The laser beam was once thought as only something seen in science fiction. Ever since Hughes Research Laboratory developed the first laser beam in 1960 the world has never been the same. While still considered in its infancy, the laser beam has literally altered every aspect of our lives. From military applications to the way we compute and transfer data the laser beam has grown into a world wide industry. With uses that far exceed any other device commonly used, laser beams are extremely beneficial to mankind.
Laser beams are configured in many configurations and outputs. What makes the laser beam possible is the stimulation of emissions caused by three general properties; coherency, monochromatic wavelength, and single phase of a specific wave length of a photon or light energy. In essence a typical laser beam, emits light in a narrow, low-divergence beam and with a well-defined wavelength and optically amplified. Laser beams are not limited only by the visible spectrum, but can also be achieved with the ultra violet, X-ray, microwave, infrared and radio spectrums, all of which can be organized in a coherent state.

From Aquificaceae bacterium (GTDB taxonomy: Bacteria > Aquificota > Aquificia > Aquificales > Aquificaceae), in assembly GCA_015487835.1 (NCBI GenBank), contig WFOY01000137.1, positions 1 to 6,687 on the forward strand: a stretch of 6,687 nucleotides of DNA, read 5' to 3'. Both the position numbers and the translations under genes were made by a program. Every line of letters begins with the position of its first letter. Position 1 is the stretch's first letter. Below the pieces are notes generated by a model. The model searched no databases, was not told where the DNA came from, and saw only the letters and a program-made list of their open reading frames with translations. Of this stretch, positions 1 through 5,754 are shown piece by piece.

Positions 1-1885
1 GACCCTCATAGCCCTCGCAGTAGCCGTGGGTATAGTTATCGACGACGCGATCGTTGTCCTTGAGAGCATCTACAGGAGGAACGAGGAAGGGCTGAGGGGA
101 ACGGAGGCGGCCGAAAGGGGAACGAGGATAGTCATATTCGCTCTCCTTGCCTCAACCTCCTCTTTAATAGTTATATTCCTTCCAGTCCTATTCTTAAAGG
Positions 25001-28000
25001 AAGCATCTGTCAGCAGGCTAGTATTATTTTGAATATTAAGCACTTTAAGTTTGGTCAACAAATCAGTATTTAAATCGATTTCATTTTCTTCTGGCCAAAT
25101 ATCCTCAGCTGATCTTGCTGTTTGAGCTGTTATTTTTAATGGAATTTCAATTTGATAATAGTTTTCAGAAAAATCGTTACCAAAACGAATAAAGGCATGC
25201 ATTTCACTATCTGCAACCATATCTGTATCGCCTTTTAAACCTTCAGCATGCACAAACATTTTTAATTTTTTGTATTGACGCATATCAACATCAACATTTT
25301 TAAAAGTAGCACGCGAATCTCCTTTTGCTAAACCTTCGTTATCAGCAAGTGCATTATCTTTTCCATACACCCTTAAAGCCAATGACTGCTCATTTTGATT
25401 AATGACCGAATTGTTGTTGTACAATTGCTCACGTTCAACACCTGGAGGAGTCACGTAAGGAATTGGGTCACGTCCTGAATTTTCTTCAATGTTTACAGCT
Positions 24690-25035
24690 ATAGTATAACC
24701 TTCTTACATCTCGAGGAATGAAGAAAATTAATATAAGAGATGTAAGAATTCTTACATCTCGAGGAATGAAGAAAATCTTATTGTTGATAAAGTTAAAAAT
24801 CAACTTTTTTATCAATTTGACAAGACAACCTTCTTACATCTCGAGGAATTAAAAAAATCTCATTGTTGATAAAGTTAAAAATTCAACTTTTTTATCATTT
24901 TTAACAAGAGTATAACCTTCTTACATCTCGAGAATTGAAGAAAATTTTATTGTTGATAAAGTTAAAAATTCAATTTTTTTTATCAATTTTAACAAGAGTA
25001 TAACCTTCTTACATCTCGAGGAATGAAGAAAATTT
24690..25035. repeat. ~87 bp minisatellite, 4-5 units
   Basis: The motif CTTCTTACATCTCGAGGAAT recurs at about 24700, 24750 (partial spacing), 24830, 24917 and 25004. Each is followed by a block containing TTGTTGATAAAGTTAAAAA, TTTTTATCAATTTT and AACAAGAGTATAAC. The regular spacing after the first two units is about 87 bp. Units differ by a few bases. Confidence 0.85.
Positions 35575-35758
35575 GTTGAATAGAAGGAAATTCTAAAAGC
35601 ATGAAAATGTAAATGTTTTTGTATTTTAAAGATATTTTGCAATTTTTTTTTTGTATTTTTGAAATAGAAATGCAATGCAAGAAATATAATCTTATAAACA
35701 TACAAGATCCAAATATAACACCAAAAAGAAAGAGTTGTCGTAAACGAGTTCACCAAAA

Lasers now have powers as high as a million billion watts and are used primarily in military applications, lower powered lasers are used in everything from sterilization, alignments, presentation pointers, surgical procedures, photonics, robots, levels, geological surveying, welding, cutting, fiber optic integrity, the list goes on and on. Many different lasing mediums and materials can produce a variety of visible and invisible laser beam colors and effects.